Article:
How technology will change higher ed

The times they are a changin’ in higher ed concluded participants in National Journal‘s New Knowledge Economy summit.

More and more students are attending two-year colleges instead of four-year schools. Within five years, minorities will make up more than half of the country’s under-18 population. And, by 2020, two thirds of all jobs will require education beyond high school—up from roughly a quarter 40 years ago.

The first two years of a four-year college experience could rely more heavily on online instruction, coupled with group work in class with coaching by faculty members, internships or service-learning experiences.

“What we can do is try to do a much better job of using these new technological tools that we have … to have a combination of human touch and a technological learning environment that is again much better than what people are getting,” said Kevin Carey, director of the Education Policy Program at the New America Foundation.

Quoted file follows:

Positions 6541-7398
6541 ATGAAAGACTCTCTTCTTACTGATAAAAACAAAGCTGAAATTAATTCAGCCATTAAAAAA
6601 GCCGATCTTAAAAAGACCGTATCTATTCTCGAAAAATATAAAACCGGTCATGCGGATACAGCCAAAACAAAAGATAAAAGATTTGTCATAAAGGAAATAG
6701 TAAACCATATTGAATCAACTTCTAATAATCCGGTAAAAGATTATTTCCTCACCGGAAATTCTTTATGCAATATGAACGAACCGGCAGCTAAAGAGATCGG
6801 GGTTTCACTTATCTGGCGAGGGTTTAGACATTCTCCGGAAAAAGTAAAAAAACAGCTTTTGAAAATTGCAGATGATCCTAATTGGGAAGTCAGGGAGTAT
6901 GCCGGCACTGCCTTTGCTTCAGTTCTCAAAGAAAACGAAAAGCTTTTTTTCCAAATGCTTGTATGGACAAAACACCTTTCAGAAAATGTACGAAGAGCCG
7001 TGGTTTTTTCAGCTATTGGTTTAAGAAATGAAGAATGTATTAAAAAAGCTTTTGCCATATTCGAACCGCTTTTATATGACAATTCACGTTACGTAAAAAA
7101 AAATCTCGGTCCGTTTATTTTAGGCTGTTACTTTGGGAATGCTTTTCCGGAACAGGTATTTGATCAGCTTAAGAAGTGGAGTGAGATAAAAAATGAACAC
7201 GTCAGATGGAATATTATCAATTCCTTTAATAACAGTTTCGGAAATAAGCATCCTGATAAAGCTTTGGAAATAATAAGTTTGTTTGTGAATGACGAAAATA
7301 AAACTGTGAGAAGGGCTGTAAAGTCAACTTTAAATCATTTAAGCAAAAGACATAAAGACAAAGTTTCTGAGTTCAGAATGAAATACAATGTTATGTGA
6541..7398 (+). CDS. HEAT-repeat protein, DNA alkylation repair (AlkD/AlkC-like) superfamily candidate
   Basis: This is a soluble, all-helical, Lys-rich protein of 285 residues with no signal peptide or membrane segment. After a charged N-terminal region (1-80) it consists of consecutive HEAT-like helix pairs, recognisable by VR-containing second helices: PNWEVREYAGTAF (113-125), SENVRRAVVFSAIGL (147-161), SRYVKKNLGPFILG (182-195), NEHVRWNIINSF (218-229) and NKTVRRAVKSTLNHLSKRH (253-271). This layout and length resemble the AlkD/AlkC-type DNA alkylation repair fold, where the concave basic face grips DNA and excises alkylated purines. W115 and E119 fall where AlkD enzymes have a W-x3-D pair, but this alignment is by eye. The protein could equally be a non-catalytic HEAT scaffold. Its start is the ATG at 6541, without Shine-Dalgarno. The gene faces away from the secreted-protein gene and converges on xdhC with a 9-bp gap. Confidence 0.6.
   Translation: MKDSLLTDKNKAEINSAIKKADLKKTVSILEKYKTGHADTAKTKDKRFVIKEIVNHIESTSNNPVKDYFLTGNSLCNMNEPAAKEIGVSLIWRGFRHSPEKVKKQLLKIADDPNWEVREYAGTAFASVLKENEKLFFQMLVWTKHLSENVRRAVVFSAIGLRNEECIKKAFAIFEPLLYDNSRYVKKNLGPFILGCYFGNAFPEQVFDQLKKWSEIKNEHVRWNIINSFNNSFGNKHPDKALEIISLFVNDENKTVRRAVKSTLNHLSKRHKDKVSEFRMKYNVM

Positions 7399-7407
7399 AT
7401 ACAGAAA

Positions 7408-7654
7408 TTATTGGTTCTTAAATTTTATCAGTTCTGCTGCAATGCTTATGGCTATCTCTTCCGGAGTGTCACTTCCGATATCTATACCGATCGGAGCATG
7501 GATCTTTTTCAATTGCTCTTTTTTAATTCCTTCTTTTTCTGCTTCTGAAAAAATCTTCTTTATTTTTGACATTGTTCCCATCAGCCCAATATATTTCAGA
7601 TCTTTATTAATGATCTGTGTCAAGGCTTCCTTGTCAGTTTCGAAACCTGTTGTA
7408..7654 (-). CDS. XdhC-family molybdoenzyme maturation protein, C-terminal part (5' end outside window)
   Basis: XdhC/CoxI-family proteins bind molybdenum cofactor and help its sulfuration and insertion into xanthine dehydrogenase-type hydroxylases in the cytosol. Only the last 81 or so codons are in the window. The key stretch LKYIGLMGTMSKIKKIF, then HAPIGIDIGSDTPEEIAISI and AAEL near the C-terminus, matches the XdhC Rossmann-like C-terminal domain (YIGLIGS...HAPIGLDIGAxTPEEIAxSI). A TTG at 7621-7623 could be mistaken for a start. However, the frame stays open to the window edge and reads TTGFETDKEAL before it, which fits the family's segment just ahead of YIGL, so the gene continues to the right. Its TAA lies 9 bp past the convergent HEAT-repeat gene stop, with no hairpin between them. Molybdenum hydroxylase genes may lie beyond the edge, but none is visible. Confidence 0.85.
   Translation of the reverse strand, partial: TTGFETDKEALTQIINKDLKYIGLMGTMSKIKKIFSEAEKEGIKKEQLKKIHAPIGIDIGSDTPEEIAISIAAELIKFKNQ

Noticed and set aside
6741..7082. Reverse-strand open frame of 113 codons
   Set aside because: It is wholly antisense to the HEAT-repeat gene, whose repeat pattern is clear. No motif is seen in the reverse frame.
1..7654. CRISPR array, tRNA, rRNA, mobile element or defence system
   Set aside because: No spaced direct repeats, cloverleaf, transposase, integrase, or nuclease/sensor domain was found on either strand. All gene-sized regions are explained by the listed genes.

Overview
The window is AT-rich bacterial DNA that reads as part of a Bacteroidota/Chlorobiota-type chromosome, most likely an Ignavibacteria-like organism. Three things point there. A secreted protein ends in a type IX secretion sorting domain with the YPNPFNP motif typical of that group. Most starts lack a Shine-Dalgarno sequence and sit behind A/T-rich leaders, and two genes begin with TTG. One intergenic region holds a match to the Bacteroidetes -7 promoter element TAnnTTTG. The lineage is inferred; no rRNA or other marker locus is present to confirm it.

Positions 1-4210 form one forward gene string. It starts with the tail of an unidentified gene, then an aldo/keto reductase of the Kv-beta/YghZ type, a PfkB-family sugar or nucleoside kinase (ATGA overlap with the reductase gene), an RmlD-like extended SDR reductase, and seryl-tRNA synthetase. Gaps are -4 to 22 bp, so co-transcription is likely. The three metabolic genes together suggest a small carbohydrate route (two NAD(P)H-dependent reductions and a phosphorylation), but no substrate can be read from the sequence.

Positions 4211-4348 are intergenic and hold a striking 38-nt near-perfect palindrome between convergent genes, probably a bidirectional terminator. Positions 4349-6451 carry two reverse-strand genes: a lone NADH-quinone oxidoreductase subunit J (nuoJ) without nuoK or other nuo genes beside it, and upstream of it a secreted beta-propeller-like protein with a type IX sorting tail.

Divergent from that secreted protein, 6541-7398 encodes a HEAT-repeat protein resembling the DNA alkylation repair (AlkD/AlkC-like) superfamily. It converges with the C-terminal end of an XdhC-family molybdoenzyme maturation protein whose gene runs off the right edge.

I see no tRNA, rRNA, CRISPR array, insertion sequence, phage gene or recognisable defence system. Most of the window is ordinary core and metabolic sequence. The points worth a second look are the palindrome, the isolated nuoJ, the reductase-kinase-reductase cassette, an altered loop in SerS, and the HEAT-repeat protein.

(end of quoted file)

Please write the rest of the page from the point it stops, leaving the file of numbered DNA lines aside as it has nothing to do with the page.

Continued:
There’s a misconception, Carey said, that campus instruction is personal and individualized, while online instruction is not. . . . “Particularly in your first and second years, there’s nothing interpersonal about sitting in a lecture hall twice a week watching someone talk … whereas good online learning environments can be customized to you personally in a way that can actually rival or surpass what can happen in a traditional classroom.”

Colleges will need to find ways to measure achievement and competency, said Robert Shireman, who directs California Competes. “You can go into a gym and you can tell whether people are actually exercising. A lot of colleges you go in and you can’t tell” whether students are learning, he said.

POSTED BY Joanne Jacobs ON July 15, 2013

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